Digg launches new human-trained algorithm to help curate content under specific categories

Digg launches new human-trained algorithm to help curate content under specific categories

Today, Digg is unveiling a new feature to help users find more stories under a specific category, starting with Technology, Entertainment, and Election 2016.

Until now, Digg’s front page was curated entirely by a team of human editors who select and queue the stories to be featured. With the three aforementioned topics, Digg is implementing a new algorithm that it says human editors “train” to help select stories relevant to the category. Editors do so by showing the algorithm relevant stories based factors like time and social engagements to help it learn to pick the right articles to surface overtime.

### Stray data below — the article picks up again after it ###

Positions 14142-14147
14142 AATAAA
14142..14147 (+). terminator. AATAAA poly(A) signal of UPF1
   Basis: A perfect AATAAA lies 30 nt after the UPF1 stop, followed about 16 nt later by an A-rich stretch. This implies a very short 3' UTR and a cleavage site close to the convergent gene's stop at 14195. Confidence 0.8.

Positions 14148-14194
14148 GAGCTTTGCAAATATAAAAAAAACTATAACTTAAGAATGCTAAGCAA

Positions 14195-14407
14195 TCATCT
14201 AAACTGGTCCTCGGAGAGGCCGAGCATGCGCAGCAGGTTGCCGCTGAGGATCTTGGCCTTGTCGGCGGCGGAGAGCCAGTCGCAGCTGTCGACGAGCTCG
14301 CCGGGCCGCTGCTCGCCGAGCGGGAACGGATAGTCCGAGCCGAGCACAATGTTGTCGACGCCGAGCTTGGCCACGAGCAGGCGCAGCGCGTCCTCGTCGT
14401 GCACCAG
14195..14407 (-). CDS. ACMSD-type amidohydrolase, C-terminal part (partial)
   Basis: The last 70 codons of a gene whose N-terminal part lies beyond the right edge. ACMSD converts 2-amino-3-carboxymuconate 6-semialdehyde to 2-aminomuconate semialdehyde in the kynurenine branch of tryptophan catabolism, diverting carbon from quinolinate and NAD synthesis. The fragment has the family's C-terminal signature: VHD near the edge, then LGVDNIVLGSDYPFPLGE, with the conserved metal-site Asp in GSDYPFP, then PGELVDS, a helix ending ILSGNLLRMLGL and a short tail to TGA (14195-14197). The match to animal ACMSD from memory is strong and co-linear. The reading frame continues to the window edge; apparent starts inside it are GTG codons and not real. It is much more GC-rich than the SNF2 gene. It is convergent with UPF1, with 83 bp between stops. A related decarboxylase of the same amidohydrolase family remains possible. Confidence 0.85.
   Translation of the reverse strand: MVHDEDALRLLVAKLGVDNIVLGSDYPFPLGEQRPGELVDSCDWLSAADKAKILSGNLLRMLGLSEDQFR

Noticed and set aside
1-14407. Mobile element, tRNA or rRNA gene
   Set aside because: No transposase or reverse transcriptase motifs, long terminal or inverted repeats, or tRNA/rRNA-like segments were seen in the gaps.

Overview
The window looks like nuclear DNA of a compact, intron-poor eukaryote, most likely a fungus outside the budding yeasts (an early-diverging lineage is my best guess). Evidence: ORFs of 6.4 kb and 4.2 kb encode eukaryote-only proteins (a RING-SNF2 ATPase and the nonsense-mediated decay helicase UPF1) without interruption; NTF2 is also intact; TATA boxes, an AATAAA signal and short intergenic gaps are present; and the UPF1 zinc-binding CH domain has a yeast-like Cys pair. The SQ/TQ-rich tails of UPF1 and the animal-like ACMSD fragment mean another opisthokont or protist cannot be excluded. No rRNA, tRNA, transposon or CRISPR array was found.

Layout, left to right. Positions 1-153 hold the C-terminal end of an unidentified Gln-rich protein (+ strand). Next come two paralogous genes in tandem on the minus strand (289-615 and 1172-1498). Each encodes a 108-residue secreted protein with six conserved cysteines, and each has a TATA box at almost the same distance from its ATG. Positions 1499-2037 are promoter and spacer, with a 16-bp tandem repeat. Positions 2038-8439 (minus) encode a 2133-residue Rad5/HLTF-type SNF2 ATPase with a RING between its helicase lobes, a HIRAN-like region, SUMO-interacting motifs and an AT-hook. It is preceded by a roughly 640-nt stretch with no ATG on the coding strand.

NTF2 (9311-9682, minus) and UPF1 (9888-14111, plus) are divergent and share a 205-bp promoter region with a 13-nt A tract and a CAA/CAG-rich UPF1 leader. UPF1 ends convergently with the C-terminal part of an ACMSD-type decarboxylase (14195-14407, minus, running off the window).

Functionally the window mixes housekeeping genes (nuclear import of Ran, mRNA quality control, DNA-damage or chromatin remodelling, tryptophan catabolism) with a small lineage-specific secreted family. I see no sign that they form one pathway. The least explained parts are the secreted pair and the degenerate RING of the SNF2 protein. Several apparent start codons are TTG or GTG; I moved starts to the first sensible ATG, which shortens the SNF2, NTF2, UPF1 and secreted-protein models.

“We’ve found that carefully introducing some automation enables our small, savvy edit team to cover more ground,” Digg’s Design Director Justin Van Slembrouck wrote in a blog post. However, the team stresses that it does not aim to replace editors with AI.

“Digg at its core is always going to be human-curated,” Gary Liu, Digg’s newly appointed CEO, tells us. Although the new technology will be implemented to help pick stories under a category, Liu says the selections will always be a mix of AI and human-curated to maintain the highest quality content.

digg lightning bolts

The three topics will serve as Digg’s beta launch of the algorithm, and you can find them by looking for a lightning bolt symbol under each story’s navigation tab. Topics without the icon are still 100 percent human-curated.

The Cyborg Approach to Content Curation [Digg]

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